Would you like to download information about your sources with the click of a button instead of painstakingly typing out bibliographic data? Would you like to automagically insert correct references into your publications in any citation style? Would you like to focus on writing your articles, chapters, books, and so on, and never, ever craft a references section by hand again?
As a reference manager Zotero can (and maybe even should) become one of your primary tools. Not only is it free, it’s also easy to use. Zotero helps you collect, organize, cite and share research. Since its creation in 2006, Zotero has become one of the most widely used citation management tools and is supported in more than thirty languages.
Never heard of it? No need to panic. We’re here to explain how you can set up Zotero yourself and dive into the wonderful world of reference management. This post is the first in a series that will help you to get to know the many options Zotero offers to support your research process and to better manage your research data.
Register for a free Zotero account here. This will allow you to sync and access your library from anywhere, back up all your attached files, and join groups like our own Artes Digital Scholarship Community.
Zotero offers a web application as well as a desktop application. We advise you to use the desktop application as it provides more options than the web version. You can download the desktop application from the Zotero download page. Download the Zotero connector as well, as it automatically senses different types of content as you browse the web and allows you to save those resources, including relevant metadata, to Zotero with a single click.
After you complete the set-up, open the Zotero desktop application. Go to Edit > Preferences > Sync and enter your Zotero account details. You can choose which libraries you want to sync. By default, Zotero will sync your local data with the Zotero servers whenever changes are made. This will enable you to work with your data from any computer with Zotero installed.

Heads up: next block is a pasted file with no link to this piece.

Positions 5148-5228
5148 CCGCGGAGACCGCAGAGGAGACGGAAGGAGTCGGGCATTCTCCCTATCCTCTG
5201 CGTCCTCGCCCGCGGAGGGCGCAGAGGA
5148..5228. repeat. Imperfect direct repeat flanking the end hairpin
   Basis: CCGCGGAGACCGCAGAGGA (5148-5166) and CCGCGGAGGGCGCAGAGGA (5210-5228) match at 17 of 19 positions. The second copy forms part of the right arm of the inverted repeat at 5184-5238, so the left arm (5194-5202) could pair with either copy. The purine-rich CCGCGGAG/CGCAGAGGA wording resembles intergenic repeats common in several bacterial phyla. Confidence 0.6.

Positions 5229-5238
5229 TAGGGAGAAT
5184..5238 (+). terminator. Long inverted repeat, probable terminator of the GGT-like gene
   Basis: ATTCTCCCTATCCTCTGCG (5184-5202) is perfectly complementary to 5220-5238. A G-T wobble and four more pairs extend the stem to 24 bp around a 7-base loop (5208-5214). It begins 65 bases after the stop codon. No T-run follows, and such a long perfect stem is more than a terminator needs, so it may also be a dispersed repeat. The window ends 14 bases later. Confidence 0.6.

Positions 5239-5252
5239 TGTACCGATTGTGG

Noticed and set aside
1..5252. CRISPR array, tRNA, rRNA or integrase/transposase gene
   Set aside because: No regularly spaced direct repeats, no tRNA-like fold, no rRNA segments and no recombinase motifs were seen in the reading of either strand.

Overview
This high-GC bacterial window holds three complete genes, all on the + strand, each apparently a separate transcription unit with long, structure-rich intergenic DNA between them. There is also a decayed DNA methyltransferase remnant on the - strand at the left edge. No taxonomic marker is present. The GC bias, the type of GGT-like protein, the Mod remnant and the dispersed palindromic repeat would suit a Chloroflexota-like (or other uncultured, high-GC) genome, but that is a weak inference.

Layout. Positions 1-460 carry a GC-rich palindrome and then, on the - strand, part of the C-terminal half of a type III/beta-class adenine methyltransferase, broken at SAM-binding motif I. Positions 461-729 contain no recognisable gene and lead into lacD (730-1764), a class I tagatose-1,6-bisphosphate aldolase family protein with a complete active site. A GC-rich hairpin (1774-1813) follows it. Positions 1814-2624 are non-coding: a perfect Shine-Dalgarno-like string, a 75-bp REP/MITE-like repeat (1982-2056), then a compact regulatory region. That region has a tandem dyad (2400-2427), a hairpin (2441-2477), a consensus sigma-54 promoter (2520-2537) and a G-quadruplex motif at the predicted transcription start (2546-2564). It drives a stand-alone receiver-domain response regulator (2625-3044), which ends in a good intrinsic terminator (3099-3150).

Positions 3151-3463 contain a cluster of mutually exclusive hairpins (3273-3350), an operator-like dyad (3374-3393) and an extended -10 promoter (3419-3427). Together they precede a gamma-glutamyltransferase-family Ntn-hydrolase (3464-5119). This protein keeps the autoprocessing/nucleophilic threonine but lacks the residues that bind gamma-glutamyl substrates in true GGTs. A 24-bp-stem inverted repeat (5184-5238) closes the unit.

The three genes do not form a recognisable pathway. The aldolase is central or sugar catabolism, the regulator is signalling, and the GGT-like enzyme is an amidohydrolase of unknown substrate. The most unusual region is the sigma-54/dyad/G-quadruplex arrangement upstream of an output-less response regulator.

- Optional: Join a group
Within Zotero you can create or join groups. As a member or owner of a group you can collaborate remotely with project members or colleagues within related areas (publicly or privately), set up web-based bibliographies for classes you teach, and so much more. It’s a great way to discover other people with similar interests and the sources they are citing. If you want to join a Zotero group, log in to the Zotero website, search for groups here or go to the group URL, and click on the ‘Join’ button. Depending on the group setup, you will be admitted automatically or after a group admin approves the request.
A great starting point is the Artes Digital Scholarship Community. This Zotero group is packed with resources on digital scholarship for KU Leuven researchers, students, and staff, curated by the KU Leuven Libraries Artes research team. When you join, you can add your own resources, see the content of attachments, and search this group right from your own Zotero desktop application. If you’re not a group member, you can still browse and search the content of the group.
As you can imagine, this post was just the tip of the iceberg on Zotero. Keep an eye on our blog for an upcoming post on how to gather and process references!